Spend time in any European city, and you'll quickly become used to two sounds.
One, is the constant buzz from thousands of mopeds, by far the quickest way of navigating the tight streets. The other is the subdued rattle of diesel engines.
While Europe has wholeheartedly embraced diesels, they've never really caught on in the U.S.--though the range of diesel models on offer is slowly increasing. And with hybrids becoming cheaper and regular gasoline cars more efficient, will diesel ever make sense as an alternative fuel?
Cost and availability
You won't have failed to notice the extra price of diesel over gasoline fuel when filling up your car.
Based on the most recent figures from the U.S. Energy Information Administration, a gallon of gasoline costs around $3.44 on average. A gallon of diesel will set you back $3.85. While $0.41 doesn't sound like a great deal, it's clearly going to be a cost that adds up, the more of it you use.
In Europe, this isn't the case in many territories. While diesel is around $0.50 per gallon more expensive in the U.K. than gasoline, the relatively high EU fuel economy figures and CO2 outputs are used to calculate annual registration taxes for cars. That means diesels can often be a hundred dollars or more cheaper each year to tax.
In other countries, such as France, diesel is as much as $0.80 a gallon cheaper than gas, which makes diesel cars significantly more cost-effective to run.
Unlike Europe, compared to gasoline filling stations, diesel pumps in the U.S are more sparsely distributed. So not only is diesel more expensive, but comparatively harder to find.
Cost of diesel vehicles - and cheaper, more efficient gasoline cars
While diesel fuel does cost more than gasoline, for many the cost can be offset by the extra economy of diesel engines. That $0.41 doesn't look so bad if you're going to be using far less of the fuel every time you travel.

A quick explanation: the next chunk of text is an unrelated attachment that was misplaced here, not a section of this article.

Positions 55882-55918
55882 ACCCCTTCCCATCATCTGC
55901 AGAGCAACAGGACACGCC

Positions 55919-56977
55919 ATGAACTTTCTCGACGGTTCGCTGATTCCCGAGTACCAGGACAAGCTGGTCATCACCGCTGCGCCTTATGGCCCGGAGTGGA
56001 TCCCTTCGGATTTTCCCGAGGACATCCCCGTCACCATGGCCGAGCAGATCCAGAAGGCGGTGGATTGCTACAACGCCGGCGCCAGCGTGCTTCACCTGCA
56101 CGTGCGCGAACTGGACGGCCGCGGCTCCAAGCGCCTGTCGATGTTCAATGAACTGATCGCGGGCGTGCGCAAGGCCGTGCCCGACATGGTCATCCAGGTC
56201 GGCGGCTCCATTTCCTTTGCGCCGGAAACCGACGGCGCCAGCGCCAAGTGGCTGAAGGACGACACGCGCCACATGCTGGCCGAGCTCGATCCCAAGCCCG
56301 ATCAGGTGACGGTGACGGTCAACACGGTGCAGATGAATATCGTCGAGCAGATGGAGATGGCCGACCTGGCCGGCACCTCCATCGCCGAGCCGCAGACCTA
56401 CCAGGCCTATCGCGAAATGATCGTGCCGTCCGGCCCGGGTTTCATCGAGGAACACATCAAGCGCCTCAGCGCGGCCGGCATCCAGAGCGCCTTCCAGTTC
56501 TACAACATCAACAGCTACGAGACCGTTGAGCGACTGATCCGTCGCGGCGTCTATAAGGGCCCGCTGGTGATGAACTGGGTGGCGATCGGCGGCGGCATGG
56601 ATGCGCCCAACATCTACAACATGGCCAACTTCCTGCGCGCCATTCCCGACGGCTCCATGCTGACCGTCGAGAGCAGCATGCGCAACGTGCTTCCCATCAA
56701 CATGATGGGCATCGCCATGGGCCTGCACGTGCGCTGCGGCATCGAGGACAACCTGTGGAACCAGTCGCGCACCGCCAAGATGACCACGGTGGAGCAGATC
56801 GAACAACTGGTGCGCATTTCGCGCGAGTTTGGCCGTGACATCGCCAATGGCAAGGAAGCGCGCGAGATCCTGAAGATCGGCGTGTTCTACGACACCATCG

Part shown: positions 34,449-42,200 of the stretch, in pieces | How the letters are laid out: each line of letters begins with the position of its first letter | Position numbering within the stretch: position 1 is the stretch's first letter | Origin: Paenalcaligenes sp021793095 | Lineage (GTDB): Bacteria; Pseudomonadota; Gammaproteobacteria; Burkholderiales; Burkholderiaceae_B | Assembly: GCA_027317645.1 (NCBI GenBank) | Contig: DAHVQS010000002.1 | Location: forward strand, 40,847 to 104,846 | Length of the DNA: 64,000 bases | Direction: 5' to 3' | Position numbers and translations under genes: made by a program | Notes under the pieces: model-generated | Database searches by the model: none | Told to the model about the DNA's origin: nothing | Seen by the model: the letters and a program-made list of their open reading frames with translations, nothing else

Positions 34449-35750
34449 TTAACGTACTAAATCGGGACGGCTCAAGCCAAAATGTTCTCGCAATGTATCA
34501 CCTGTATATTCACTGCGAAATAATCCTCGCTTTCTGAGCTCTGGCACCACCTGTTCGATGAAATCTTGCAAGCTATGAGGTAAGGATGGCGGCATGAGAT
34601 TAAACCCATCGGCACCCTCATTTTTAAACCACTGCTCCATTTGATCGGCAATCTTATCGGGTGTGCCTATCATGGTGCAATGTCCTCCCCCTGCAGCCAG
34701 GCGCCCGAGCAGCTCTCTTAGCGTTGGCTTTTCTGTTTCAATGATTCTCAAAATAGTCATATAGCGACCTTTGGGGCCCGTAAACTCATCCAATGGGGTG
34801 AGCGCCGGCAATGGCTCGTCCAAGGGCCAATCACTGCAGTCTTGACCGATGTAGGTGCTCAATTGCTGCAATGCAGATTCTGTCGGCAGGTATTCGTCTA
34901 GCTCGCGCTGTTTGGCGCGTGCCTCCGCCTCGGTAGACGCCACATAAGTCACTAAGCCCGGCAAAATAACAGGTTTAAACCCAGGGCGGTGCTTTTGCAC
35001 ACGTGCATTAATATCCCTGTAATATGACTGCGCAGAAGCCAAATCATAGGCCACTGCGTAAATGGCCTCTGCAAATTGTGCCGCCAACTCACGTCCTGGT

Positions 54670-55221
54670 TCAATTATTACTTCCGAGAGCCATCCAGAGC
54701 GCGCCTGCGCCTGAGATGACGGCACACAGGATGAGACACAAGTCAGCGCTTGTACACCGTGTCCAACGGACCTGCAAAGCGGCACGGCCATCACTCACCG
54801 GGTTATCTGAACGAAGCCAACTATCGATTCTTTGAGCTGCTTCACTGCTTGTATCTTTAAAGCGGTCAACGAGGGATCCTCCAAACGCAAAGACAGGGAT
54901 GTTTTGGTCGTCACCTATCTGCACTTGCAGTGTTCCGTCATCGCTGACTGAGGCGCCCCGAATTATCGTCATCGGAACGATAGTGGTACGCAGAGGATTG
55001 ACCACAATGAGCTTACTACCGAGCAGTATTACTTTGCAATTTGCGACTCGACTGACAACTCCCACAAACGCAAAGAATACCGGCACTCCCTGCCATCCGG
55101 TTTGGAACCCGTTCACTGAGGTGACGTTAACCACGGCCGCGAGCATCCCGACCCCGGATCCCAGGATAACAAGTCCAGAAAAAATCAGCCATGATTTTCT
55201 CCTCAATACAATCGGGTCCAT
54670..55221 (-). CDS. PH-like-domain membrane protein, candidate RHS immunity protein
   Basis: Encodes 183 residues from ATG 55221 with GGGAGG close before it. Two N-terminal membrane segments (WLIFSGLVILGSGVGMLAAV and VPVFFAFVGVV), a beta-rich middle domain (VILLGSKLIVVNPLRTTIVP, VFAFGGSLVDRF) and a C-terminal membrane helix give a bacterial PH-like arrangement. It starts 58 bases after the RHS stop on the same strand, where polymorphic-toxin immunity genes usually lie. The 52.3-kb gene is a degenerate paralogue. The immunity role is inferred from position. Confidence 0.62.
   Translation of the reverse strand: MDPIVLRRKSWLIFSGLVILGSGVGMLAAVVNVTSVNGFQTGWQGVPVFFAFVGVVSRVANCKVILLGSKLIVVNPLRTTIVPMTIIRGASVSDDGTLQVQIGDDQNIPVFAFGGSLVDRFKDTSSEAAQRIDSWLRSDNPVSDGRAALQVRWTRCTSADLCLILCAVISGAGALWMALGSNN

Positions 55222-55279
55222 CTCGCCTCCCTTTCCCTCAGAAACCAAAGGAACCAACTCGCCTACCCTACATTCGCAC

In particular, diesels excel on the highway, where strong torque at low revs allows them to cruise using very little fuel without feeling underpowered.
Unfortunately, diesel cars also typically cost more to purchase in the first place. That means you really need to cover high mileage to make the most of them, to offset not only that extra cost of diesel over gas, but to justify the extra purchase price.
This would be easier to justify had regular gasoline cars not improved significantly in recent years. Now, it's quite possible to buy a relatively inexpensive car that does 40 mpg or more on the highway - in fact, we found ten of them for under $20,000.
The 2012 Volkswagen Jetta TDI, one of the more popular diesel models, has an MSRP of $22,775, and EPA highway economy of 42 mpg. The similarly sized 2012 Chevrolet Cruze Eco also manages 42 mpg highway according to EPA figures, but retails for only $19,175. At over $3,500 less and with cheaper fuel, you'd save money on every journey with the Chevy - and pay over the odds with the VW.
Clean air regulations
Though diesel vehicles have improved significantly in recent years thanks to particulate filters and urea injection, the gases emerging from their tailpipes still aren't as clean as those from the equivalent gasoline car.
With particularly tight regulations on clean air, particularly in states like California, that requires carmakers to spend even more ensuring their cars are clean enough - and that cost is pushed on to consumers.
Some manufacturers, knowing this, simply don't bother importing the wide range of diesels they sell elsewhere in the world, as the limited sales couldn't justify the extra cost.
Depending on what you're looking for in a car, diesels do offer a wide range of benefits. Heck, some recent diesels are even quite good fun to drive, certainly more so than many hybrids.
Performance is often relatively effortless, thanks to modern technology and turbocharging, and refinement is far beyond the image of the rattly, sooty diesel that many people hold - particularly with expensive, multi-cylinder units from BMW, or Mercedes-Benz.
Highway economy is also strong, and it's worth highlighting that although the VW Jetta TDI is quoted at only 42 mpg highway, several owners seem to be getting significantly more - figures into the 50s aren't unheard of.
However, people are more likely to use the EPA figures as a measuring stick, and on those numbers alone, diesel seems pointless.
A relative lack of pumps and the increased price when you get there, as well as high purchase prices, mean that as gasoline cars get ever more efficient (and hybrids increasingly affordable), the U.S. market for diesel cars could remain as limited as it is today.